Brooks

[ broo ks ]
/ brʊks /

noun

Gwendolyn,1917–2000, U.S. poet and novelist.
Phillips,1835–93, U.S. Protestant Episcopal bishop and pulpit orator.
Van Wyck [van wahyk] /væn ˈwaɪk/,1886–1963, U.S. author and critic.
a male given name.

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Definition for brooks (2 of 3)

brook1
[ broo k ]
/ brʊk /

noun

a small, natural stream of fresh water.

Origin of brook

1
before 900; Middle English; Old English brōc stream; cognate with Dutch broek, German Bruch marsh

OTHER WORDS FROM brook

brook·less, adjectivebrook·like, adjective

WORDS THAT MAY BE CONFUSED WITH brook

brook creek river stream

Definition for brooks (3 of 3)

brook2
[ brook ]
/ brʊk /

verb (used with object)

to bear; suffer; tolerate: I will brook no interference.

Origin of brook

2
before 900; Middle English brouken, Old English brūcan; cognate with Dutch bruiken, German brauchen; akin to Gothic brukjan, Latin fruī to enjoy

SYNONYMS FOR brook

OTHER WORDS FROM brook

brook·a·ble, adjective
Dictionary.com Unabridged Based on the Random House Unabridged Dictionary, © Random House, Inc. 2020

Example sentences from the Web for brooks

British Dictionary definitions for brooks (1 of 4)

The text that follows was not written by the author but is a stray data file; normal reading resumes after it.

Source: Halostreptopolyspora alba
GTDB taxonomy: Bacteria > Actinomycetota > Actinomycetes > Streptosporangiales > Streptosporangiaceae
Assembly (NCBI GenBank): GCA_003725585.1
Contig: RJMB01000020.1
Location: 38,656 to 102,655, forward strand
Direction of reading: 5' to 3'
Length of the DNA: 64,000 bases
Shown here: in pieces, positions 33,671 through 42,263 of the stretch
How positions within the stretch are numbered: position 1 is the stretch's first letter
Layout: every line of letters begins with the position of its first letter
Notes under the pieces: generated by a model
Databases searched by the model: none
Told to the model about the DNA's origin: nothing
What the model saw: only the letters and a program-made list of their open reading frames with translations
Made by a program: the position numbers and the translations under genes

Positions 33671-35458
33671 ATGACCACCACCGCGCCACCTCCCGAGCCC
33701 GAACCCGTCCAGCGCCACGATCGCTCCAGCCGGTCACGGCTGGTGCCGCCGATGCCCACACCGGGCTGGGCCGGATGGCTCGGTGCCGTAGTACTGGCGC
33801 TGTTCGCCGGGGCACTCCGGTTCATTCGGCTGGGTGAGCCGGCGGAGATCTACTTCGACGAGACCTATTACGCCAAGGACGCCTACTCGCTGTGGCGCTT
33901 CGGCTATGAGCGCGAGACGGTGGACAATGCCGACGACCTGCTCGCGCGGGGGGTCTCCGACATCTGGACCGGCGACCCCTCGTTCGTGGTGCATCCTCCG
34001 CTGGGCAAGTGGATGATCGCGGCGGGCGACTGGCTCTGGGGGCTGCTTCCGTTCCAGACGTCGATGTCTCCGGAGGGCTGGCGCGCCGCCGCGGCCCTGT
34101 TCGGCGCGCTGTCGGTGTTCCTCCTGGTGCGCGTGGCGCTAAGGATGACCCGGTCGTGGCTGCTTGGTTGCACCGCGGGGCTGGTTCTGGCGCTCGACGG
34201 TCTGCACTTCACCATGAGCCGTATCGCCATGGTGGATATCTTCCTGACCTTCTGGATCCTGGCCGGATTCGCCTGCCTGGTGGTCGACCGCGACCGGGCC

Brooks
/ (brʊks) /

noun

Geraldine . born 1955, Australian writer. Her novels include March (2005), which won the Pulitzer prize
Mel, real name Melvyn Kaminsky . born 1926, US comedy writer, actor, and film director. His films include The Producers (1968), Blazing Saddles (1974), High Anxiety (1977), and Dracula: Dead and Loving It (1996)
(Troyal) Garth. born 1962, US country singer and songwriter; his bestselling records include Ropin' the Wind (1991) and Scarecrow (2001)

British Dictionary definitions for brooks (2 of 4)

brook1
/ (brʊk) /

noun

a natural freshwater stream smaller than a river

Word Origin for brook

Old English brōc; related to Old High German bruoh swamp, Dutch broek

British Dictionary definitions for brooks (3 of 4)

brook2
/ (brʊk) /

verb

(tr; usually used with a negative) to bear; tolerate

Derived forms of brook

brookable, adjective

Word Origin for brook

Old English brūcan; related to Gothic brūkjan to use, Old High German brūhhan, Latin fruī to enjoy

British Dictionary definitions for brooks (4 of 4)

Brook
/ (brʊk) /

noun

Peter (Paul Stephen). born 1925, British stage and film director, noted esp for his experimental work in the theatre
Collins English Dictionary - Complete & Unabridged 2012 Digital Edition © William Collins Sons & Co. Ltd. 1979, 1986 © HarperCollins Publishers 1998, 2000, 2003, 2005, 2006, 2007, 2009, 2012